Close ties with Russia no substitute for other alliances, says Turkey
by Merve Aydoğan
ANKARAJan 13, 2017 - 12:00 am GMT+3
by Merve Aydoğan
Jan 13, 2017 12:00 am
Amid claims that Turkey shifting its axis from the West and NATO toward Russia, Defense Minister Fikri Işık has said Turkey's efforts to enhance relations with its Black Sea neighbor did not represent an alternative path to the country's existing partnership with NATO. Speaking on the third day of the Ambassadors Conference in Ankara, the defense minister further criticized NATO's stance against Turkey. He said "Turkey's developing relations with Russia does not mean a weakening of relations with NATO," and that there was a "systematic perception management" being conducted against Turkey in the West.
"Turkey is one of the most important members of NATO, and has its second largest army. Turkey is devoted to all conditions that are required by the alliance," Işık added.
He also criticized the NATO for not hearing Turkey's calls and urged it to fulfill the pledges made to the country. He drew attention to the lack of cooperation between the coalition states in the fight against Daesh, while noting that NATO was yet to fulfill pledges made over the southeast of Turkey in regards to counterterrorism operations.
The minister also talked about homegrown weapons productions and said that 15 years ago Turkey was "80 percent dependent" on foreign arms producers, but has brought that figure down to just 40 percent and is continuing with efforts to decrease it even further.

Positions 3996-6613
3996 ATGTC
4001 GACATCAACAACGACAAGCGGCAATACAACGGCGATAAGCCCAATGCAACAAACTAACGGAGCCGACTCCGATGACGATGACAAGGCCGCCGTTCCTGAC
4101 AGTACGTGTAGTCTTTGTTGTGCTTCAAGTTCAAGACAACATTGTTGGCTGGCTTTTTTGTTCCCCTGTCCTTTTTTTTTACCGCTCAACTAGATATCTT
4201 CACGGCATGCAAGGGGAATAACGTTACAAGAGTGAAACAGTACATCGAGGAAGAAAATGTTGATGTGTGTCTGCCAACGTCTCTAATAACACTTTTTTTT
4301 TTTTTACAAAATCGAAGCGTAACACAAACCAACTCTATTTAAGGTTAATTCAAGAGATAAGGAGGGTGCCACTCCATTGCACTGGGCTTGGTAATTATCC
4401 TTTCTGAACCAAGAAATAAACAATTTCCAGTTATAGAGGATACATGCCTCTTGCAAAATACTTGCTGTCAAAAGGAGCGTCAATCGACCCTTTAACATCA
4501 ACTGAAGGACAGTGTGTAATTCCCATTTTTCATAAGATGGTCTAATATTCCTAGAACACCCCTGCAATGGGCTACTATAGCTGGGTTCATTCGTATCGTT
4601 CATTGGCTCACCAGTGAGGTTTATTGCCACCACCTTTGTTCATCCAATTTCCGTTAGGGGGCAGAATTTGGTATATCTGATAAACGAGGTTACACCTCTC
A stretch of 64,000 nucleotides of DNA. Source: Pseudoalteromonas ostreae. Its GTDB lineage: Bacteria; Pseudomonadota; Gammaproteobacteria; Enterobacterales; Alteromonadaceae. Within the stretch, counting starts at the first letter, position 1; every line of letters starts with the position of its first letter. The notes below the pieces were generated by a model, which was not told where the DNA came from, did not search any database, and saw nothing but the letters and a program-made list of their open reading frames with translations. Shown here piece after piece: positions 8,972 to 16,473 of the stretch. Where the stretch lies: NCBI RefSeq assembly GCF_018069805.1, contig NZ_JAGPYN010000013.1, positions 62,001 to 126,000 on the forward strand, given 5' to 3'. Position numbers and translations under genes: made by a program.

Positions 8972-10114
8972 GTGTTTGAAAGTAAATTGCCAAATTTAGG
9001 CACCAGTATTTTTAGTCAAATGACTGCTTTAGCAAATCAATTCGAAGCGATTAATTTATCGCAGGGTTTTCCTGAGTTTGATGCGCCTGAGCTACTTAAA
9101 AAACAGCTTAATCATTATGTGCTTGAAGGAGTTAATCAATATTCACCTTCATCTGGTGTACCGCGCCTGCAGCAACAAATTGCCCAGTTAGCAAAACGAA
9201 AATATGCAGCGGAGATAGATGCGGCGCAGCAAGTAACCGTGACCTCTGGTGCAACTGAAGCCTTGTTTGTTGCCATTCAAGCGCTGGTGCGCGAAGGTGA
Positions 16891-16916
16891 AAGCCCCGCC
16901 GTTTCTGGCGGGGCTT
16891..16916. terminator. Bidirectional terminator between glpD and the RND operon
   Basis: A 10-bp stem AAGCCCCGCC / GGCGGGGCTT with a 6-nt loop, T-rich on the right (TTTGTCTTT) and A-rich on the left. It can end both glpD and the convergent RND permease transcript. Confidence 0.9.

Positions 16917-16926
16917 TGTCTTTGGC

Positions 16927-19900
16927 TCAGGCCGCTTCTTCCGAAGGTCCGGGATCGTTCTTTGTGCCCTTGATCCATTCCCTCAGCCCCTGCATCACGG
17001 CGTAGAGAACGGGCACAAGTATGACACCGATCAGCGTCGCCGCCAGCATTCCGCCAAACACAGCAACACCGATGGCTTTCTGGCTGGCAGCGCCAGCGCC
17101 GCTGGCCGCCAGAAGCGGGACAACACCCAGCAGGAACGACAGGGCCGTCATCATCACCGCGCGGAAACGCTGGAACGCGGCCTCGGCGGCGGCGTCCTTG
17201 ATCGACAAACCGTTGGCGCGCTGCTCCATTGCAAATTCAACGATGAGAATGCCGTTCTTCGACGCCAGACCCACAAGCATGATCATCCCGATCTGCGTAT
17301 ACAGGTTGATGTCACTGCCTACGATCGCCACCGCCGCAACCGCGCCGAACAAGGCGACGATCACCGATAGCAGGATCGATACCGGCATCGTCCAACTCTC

Reiterating that Iraq and Syria's sovereignty and territorial integrity were of great importance to Turkey, Işık said, "In an effort to curb Turkey's ability to affect regional developments, the Gülenist Terror Group (FETÖ) has emerged against us."
While urging Turkish ambassadors worldwide to conduct an effective and active campaign against FETÖ abroad, Işık also called upon the ambassadors to actively promote the upcoming International Defence Industry Fair (IDEF) on May 9-12.
Minister Işık asked the ambassadors to compile reports on developments in the defense sector and convey it to the National Defense Ministry in efforts to further enhance Turkey's defense industry.
Turkey has slowly increased the domestic production of weapons and military equipment over the past decade, both under public and private sectors.
Some of the projects are still in the developmental stage, while others, such as the MPT rifle, have already been unveiled. Others projects include the ATAK helicopter, commissioned in 2014, the self-propelled Howitzer "Fırtına," unmanned aerial vehicles, armored personnel carriers, air defense systems, warships and tanks, which have all been used in counterterrorism operations.
Meanwhile, he also focused on the ongoing U.S. support for the PKK's Syrian offshoot, the Democratic Union Party (PYD): "We will continue to say that the PYD is a terror organization and that it is not legitimate to cooperate with them in the region. We hope that Trump and his administration to take over on Jan. 20 will hear Turkey's calls and refrain from making the same mistake."
Işık said cooperating with terror groups can never be perceived as legitimate and described it as "going into a sack full of snakes together.